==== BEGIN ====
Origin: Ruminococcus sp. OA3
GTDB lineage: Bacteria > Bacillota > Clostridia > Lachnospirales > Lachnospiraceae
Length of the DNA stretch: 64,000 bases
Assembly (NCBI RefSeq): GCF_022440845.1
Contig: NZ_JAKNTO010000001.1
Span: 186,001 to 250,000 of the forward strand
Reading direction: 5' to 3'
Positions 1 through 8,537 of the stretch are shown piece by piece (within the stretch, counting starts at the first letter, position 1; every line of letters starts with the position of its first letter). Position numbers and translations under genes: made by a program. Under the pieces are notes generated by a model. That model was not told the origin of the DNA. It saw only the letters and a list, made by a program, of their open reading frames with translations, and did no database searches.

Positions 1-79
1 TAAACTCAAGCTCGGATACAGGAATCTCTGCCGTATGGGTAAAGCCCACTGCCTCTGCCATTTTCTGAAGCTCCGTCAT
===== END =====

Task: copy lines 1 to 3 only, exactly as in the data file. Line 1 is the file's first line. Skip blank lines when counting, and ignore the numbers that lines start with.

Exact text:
Origin: Ruminococcus sp. OA3
GTDB lineage: Bacteria > Bacillota > Clostridia > Lachnospirales > Lachnospiraceae
Length of the DNA stretch: 64,000 bases